The Finnish National Core Curriculum was renewed in 2014 and implemented into use in basic education schools in 2016-2017 as municipalities reformed their own curricula. The core curriculum is a normative document that sets overall guidelines in otherwise very independent world of Finnish schools. The curriculum introduces an abundance of various modifications and alterations into Finnish teaching and learning processes. Some of the key goals of the reform (according to The National Board of Education) are:
• Enhancing pupil participation
• Increasing the meaningfulness of study and making it possible for each and every pupil to experience success
• Children and youths are guided in assuming more responsibility for their schoolwork, but, in accordance with this, also given more support in their studies
• The pupils set goals, solve problems and assess their learning based on set targets.
• The pupils’ experiences, feelings, areas of interest and interaction with others lay the foundation for learning
• The teacher’s task is to instruct and guide the pupils into becoming lifelong learners, by taking the individual learning approaches of each pupil into consideration.
Technology is a new tool that today is not solely used in enhancing learning but as an integral part of everyday studying and learning. With the new curriculum, the role of technology in learning has been promoted to play an increasingly significant role in the new Finnish school framework. But as we all know, educational process is a complex paradigm and in this context students’ learning – albeit a crucial factor and the ultimate goal- is only one piece of the puzzle: if you bring technology into classroom setting but nothing else is changed, the role of technology will diminish, bringing no real change into learning. The whole of school’s operational culture must evolve in order to make a systemic change.
With this in mind, also the school leaders and architects have gradually put the need of modifications in physical learning environment under a microscope. Instead of classrooms, there is talk about learning spaces. The concept of learning environment is something that does not end in the walls of schools. Learning outside schools, in nature and in museums etc. is being promoted. Designers are seeing schools buildings as versatile, flexible space that adapt into the specific needs of the learner, not the other way around as it traditionally has been for centuries. As long as learning in a classroom is carried out in a teacher-centred manner and is book- or subject based, there is not necessarily a need to make changes to the classroom setting. However, when learning happens through project-based learning, phenomenon based teaching and learning methods or collaborative knowledge building, there is a need for new viewpoints. When designing schools we should consider flexible learning environments that can be adapted for groups of various sizes and of differentiated needs, furniture that is suitable for various activities and the utilization of mobile or even ubiquitous technologies not forgetting e.g. adaptable lighting, floor style etc.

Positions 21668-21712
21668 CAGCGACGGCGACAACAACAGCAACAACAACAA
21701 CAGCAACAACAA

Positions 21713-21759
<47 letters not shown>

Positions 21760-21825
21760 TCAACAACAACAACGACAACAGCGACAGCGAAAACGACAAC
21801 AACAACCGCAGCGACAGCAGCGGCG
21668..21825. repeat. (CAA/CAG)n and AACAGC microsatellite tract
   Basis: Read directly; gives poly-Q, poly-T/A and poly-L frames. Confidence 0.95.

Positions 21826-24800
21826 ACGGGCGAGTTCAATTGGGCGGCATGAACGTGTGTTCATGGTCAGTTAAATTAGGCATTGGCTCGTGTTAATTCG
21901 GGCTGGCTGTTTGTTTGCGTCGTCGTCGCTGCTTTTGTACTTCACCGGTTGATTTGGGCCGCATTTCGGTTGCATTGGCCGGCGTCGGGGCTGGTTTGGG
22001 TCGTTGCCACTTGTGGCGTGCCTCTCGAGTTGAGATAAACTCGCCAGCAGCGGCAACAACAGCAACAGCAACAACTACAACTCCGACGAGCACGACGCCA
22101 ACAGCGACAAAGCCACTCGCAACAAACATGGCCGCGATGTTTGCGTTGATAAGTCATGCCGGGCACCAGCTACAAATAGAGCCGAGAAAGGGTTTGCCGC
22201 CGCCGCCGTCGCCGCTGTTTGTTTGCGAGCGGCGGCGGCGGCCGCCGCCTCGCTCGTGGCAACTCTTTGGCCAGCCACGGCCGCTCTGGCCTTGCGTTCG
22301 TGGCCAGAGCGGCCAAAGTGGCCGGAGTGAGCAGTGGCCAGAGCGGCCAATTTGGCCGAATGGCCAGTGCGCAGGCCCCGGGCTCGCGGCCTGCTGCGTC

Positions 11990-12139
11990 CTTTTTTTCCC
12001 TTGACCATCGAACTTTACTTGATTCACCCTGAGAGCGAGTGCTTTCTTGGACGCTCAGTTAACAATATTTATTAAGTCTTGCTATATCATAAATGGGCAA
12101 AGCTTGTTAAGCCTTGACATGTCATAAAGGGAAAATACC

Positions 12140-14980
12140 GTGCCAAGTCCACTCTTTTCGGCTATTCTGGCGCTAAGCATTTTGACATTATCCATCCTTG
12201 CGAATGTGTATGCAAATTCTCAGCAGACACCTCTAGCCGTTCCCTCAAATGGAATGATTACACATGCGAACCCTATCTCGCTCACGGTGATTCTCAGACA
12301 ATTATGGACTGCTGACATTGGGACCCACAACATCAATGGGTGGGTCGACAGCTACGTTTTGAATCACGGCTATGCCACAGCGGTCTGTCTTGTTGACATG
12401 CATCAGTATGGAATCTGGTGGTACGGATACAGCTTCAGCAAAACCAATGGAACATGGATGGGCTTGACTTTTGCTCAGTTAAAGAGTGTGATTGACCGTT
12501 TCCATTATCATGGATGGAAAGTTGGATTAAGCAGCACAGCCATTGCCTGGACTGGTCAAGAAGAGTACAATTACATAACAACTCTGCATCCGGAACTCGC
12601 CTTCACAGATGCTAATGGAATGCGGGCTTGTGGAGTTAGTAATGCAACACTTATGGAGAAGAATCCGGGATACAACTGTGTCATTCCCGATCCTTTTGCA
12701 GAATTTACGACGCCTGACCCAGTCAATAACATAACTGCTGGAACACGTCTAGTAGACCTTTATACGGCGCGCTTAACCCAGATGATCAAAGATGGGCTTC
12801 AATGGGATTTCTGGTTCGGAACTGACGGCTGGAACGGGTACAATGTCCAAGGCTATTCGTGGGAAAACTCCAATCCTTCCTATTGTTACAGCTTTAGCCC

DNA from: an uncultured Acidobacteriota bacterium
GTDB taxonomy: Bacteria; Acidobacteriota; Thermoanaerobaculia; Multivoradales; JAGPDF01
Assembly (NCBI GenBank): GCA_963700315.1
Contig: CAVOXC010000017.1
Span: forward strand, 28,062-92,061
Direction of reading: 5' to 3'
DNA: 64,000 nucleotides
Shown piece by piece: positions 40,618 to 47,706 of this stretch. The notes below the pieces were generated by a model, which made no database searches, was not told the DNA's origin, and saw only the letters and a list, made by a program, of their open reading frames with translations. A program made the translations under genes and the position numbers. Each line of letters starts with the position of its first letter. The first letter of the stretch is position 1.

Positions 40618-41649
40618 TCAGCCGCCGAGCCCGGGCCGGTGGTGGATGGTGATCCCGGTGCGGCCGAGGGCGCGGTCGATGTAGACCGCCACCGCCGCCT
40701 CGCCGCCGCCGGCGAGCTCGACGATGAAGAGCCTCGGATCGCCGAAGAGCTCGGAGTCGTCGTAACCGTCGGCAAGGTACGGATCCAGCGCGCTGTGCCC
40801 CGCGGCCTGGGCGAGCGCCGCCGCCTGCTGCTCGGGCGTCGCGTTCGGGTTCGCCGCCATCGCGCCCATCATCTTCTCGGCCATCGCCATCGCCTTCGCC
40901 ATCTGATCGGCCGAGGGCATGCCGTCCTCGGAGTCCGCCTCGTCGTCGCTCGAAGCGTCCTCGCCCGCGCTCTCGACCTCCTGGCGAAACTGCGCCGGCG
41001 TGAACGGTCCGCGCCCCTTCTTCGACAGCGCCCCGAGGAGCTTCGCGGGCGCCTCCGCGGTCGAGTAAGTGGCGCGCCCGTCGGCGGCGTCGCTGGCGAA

As the physical surroundings in new school buildings are moulding according to a concept of learning that is prevalent today, how can technology adapt into these changes? We have already seen how mobile technology- first with laptops and then with tablet computers and mobile phones- has been given a strong position in schools over the world. Touch screen technology and wireless networks along with the concept of 1:1 (one student per device) ideology has given students and teachers novel ways in redefining how to implement technology into teaching and learning. A personal device creates a feeling of ownership and makes it possible for students to use their devices so that they can fully concentrate on learning and use technology like any other learning tool.
Robotics, coding, augmented, virtual and added reality can be seen as the next steps in how technology can help in preparing the students to learn the skills needed in the future world. Technology can play as key role in promoting learning and be as its best in school framework whether it is pupil participation, adding meaningfulness and interaction, collaboration and knowledge building. Technology to be used in schools should always be designed from the learner’s point of view: how can it make way for learning, remove obstacles, be simple to use, serve learners with special needs, used in versatile spaces and be moved around easily, how can it empower knowledge building and sharing knowledge with peer learners etc.
It seems that because of technology, we are living in a breach where the connection of learning to space and time is evolving. When designing new learning spaces we should take a holistic look into the field of education and try to adjust the physical surrounding as well as technology into the current concept of learning, not forgetting the pedagogical issues. In addition, as technology is rapidly evolving we should try to anticipate what is to come. We should design learning spaces, which promote co-coordination and collaborative processes of students and with the help of technology support deep learning and assist students attain the learning objectives.